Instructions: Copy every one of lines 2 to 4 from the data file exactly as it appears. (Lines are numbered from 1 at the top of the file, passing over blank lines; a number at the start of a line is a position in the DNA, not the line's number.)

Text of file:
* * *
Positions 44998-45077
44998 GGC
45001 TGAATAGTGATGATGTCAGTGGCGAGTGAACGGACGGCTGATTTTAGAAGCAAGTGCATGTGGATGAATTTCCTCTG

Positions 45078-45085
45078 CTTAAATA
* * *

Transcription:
44998 GGC
45001 TGAATAGTGATGATGTCAGTGGCGAGTGAACGGACGGCTGATTTTAGAAGCAAGTGCATGTGGATGAATTTCCTCTG

Positions 45078-45085